Technical Brief

Experimental Measurement of the Static Coefficient of Friction at the Ti–Ti Taper Connection in Total Hip Arthroplasty

[+] Author and Article Information
T. Bitter

Orthopaedic Research Laboratory,
Radboud University Medical Centre,
Geert grooteplein-zuid 10 (547),
Nijmegen 6500 HB,
The Netherlands
e-mail: Thom.Bitter@radboudumc.nl

I. Khan

Biomet UK Healthcare Ltd,
Murdock Road,
Dorcan Industrial Estate,
Swindon SN3 5HY, UK
e-mail: Imran.khan@biomet.com

T. Marriott

Biomet UK Healthcare Ltd,
Murdock Road,
Dorcan Industrial Estate,
Swindon SN3 5HY, UK
e-mail: Tim.marriott@biomet.com

B. W. Schreurs

Department of Orthopaedics,
Radboud University Medical Centre,
Nijmegen 6500 HB,
The Netherlands
e-mail: Wim.schreurs@radboudumc.nl

N. Verdonschot

Orthopaedic Research Laboratory,
Radboud University Medical Centre,
Geert grooteplein-zuid 10 (547),
Nijmegen 6500 HB,
The Netherlands
e-mail: Nico.Verdonschot@radboudumc.nl

D. Janssen

Orthopaedic Research Laboratory,
Radboud University Medical Centre,
Geert grooteplein-zuid 10 (547),
Nijmegen 6500 HB,
The Netherlands
e-mail: Dennis.Janssen@radboudumc.nl

1Corresponding author.

Manuscript received July 9, 2015; final manuscript received December 23, 2015; published online January 29, 2016. Assoc. Editor: Michael Detamore.

J Biomech Eng 138(3), 034505 (Jan 29, 2016) (5 pages) Paper No: BIO-15-1339; doi: 10.1115/1.4032446 History: Received July 09, 2015; Revised December 23, 2015

The modular taper junction in total hip replacements has been implicated as a possible source of wear. The finite-element (FE) method can be used to study the wear potential at the taper junction. For such simulations it is important to implement representative contact parameters, in order to achieve accurate results. One of the main parameters in FE simulations is the coefficient of friction. However, in current literature, there is quite a wide spread in coefficient of friction values (0.15 − 0.8), which has a significant effect on the outcome of the FE simulations. Therefore, to obtain more accurate results, one should use a coefficient of friction that is determined for the specific material couple being analyzed. In this study, the static coefficient of friction was determined for two types of titanium-on-titanium stem-adaptor couples, using actual cut-outs of the final implants, to ensure that the coefficient of friction was determined consistently for the actual implant material and surface finish characteristics. Two types of tapers were examined, Biomet type-1 and 12/14, where type-1 has a polished surface finish and the 12/14 is a microgrooved system. We found static coefficients of friction of 0.19 and 0.29 for the 12/14 and type-1 stem-adaptor couples, respectively.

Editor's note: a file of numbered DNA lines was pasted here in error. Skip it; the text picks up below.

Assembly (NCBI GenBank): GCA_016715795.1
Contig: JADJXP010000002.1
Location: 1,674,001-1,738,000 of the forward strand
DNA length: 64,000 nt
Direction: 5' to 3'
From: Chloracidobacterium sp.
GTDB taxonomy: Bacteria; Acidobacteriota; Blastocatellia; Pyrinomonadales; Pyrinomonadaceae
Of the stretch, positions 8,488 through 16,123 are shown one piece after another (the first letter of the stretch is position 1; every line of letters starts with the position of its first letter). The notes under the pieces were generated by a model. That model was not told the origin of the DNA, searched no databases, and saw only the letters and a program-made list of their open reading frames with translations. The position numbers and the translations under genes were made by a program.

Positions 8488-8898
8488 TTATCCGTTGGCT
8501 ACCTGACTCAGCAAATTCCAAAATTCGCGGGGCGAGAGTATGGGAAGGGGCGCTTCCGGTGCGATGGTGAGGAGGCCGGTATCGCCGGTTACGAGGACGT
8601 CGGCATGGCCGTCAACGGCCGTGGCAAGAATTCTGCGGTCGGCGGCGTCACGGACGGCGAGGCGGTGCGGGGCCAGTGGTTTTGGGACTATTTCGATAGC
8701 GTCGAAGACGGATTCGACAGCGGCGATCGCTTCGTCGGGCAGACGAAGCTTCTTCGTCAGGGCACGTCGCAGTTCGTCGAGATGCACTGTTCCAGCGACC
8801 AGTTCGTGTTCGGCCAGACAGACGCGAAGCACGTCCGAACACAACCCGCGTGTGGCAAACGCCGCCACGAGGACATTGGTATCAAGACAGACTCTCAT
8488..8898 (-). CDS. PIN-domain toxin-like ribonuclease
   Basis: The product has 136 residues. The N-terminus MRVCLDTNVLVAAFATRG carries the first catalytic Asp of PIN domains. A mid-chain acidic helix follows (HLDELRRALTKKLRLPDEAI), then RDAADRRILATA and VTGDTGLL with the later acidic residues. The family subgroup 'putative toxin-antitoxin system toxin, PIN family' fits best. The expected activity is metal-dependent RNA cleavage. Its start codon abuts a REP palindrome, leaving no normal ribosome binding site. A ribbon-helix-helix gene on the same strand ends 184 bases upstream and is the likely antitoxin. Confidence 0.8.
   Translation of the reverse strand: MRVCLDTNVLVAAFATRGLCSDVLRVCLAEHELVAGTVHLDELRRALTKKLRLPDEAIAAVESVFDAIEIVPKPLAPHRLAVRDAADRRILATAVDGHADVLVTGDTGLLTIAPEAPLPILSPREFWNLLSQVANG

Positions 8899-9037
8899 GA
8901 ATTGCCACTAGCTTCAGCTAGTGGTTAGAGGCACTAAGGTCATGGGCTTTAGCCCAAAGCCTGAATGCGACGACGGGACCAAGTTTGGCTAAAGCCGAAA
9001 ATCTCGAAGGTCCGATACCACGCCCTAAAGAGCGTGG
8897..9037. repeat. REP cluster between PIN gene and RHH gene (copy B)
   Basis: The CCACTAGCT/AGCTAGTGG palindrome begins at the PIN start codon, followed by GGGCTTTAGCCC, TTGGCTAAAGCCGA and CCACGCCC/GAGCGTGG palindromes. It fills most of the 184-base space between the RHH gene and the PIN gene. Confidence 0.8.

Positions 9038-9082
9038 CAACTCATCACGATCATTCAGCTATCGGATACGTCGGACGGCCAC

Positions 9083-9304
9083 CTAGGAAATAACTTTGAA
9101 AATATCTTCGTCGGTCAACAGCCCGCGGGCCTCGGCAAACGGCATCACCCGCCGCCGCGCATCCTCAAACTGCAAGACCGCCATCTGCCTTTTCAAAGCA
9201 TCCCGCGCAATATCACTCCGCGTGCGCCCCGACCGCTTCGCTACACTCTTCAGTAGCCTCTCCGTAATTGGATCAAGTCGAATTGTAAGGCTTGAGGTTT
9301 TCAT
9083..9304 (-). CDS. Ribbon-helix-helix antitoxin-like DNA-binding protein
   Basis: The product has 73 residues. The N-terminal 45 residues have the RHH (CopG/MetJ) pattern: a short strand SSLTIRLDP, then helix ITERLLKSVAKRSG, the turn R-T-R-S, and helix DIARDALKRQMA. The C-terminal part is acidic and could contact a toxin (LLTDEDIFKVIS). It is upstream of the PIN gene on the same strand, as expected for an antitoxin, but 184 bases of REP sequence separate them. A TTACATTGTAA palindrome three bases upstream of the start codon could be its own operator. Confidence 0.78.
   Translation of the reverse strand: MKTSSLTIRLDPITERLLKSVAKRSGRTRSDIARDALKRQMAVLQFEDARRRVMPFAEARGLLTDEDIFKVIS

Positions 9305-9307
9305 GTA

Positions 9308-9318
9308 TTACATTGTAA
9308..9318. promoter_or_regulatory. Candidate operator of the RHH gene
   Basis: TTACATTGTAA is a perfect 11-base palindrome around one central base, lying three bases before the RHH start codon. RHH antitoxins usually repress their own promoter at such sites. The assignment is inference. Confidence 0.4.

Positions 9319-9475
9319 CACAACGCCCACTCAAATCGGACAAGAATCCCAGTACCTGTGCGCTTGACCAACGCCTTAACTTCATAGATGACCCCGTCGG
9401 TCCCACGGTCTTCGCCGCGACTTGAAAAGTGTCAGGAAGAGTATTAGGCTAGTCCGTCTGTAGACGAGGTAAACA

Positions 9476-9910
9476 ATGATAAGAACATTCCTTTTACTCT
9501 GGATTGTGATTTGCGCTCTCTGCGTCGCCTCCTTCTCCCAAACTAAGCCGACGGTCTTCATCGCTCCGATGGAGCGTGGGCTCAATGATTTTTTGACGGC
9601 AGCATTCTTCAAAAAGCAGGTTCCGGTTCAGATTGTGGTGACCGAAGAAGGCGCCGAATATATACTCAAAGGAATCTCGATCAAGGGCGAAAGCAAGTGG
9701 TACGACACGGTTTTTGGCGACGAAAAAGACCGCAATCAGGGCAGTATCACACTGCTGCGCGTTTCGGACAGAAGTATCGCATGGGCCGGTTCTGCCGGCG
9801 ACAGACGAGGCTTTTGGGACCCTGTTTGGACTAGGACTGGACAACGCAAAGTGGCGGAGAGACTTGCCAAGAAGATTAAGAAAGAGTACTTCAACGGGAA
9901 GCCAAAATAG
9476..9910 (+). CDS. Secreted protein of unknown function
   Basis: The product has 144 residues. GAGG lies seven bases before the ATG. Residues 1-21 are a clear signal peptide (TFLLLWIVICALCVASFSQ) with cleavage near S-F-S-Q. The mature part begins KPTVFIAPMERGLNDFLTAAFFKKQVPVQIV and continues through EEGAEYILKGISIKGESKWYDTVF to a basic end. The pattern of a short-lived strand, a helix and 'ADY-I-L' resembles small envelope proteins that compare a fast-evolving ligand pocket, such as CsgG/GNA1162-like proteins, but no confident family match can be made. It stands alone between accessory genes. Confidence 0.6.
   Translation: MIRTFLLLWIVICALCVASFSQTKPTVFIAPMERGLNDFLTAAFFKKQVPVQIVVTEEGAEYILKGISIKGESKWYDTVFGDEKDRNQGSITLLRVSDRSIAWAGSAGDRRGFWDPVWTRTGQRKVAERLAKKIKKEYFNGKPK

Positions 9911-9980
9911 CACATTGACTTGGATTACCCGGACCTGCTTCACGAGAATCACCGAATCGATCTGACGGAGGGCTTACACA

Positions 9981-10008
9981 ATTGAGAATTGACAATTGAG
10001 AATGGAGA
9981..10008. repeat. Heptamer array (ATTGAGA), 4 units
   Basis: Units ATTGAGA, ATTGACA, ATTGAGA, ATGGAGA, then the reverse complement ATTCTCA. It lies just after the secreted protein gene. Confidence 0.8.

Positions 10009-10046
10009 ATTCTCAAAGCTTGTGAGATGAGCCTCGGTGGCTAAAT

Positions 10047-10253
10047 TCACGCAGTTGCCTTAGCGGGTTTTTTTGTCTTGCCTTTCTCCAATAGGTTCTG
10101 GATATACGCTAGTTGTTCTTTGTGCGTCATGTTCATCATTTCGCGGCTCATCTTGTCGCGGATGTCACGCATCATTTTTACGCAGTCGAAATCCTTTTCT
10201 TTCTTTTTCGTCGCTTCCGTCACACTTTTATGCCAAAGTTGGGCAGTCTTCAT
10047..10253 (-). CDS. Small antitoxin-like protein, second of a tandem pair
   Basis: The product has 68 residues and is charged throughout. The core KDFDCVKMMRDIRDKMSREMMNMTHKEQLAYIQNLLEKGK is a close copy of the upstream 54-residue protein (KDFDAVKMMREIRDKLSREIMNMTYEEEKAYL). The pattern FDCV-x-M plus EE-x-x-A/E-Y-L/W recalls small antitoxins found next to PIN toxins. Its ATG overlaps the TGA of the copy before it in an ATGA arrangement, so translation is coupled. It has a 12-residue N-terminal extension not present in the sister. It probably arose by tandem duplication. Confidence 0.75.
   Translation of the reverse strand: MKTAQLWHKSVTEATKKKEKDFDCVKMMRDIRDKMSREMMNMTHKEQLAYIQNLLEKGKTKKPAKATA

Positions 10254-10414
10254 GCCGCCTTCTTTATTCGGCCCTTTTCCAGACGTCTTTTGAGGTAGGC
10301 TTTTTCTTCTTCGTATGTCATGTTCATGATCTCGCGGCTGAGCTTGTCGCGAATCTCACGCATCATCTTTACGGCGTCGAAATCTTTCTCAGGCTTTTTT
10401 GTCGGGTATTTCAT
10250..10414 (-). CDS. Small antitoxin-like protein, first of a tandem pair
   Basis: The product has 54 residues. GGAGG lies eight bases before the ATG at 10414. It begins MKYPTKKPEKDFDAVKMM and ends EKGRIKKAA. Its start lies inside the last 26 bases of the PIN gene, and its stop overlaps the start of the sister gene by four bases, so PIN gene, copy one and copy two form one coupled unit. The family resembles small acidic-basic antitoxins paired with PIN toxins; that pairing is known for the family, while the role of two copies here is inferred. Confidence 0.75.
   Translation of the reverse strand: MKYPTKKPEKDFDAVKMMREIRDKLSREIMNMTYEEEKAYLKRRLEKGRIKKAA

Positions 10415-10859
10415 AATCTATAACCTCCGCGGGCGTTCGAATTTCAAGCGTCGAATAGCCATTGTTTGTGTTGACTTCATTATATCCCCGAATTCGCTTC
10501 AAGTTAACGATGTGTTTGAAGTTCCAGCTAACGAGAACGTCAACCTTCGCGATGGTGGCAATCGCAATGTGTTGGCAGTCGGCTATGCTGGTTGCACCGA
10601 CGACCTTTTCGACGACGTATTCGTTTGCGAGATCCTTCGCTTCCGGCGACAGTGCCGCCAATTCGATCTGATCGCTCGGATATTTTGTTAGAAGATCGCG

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Fig. 1

Taper types: left type-1, right 12/14

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Fig. 2

Cut out parts used in the experiments

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Fig. 3

Schematic of experimental setup

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Fig. 4

Coefficient of friction for type-1 and 12/14 at different contact pressures (*=p < 0.01)

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Fig. 5

Ra (average surface roughness) before and after loading, measured using Proscan 2100 noncontact profilometer according to ISO 4288:1996

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Fig. 6

Taper profile 12/14 before and after loading, measured using Proscan 2100 noncontact profilometer according to ISO 4288:1996

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Fig. 7

SEM images, left before loading right after loading. Top two rows T1 stem and adaptor, bottom two rows 12/14 stem and adaptor.



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